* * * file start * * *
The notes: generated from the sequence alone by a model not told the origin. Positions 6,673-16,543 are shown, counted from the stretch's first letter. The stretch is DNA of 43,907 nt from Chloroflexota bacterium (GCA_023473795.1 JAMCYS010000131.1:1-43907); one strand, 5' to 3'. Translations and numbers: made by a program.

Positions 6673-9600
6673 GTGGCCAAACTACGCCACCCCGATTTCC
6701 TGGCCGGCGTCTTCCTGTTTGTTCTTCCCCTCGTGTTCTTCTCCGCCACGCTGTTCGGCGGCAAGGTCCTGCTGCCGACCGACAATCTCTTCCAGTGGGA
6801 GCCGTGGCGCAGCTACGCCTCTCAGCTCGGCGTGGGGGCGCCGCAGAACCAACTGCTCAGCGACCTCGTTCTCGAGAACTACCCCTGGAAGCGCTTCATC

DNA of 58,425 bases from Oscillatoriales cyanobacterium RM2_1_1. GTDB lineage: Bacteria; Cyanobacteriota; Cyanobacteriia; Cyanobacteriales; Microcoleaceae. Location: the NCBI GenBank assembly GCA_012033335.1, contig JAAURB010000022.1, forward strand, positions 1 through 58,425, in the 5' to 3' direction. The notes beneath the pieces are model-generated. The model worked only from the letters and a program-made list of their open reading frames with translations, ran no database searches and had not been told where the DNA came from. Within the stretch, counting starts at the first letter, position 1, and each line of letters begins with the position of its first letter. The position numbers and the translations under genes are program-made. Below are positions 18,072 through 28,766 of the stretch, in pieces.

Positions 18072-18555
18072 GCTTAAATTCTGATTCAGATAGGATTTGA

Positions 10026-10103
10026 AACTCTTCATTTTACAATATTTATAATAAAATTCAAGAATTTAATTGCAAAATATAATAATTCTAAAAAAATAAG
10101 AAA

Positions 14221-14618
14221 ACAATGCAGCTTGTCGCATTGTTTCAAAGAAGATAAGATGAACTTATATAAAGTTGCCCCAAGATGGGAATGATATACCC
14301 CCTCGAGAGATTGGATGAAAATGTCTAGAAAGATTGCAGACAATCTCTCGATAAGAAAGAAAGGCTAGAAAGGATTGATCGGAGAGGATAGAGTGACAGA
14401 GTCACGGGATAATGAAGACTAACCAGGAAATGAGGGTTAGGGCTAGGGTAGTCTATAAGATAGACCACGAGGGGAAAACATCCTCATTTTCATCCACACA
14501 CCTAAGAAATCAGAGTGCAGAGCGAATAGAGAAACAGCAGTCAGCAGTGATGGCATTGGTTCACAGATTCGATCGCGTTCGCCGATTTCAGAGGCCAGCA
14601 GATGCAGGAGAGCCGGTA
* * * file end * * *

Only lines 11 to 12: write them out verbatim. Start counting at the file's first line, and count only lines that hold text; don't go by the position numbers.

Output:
10101 AAA

Positions 14221-14618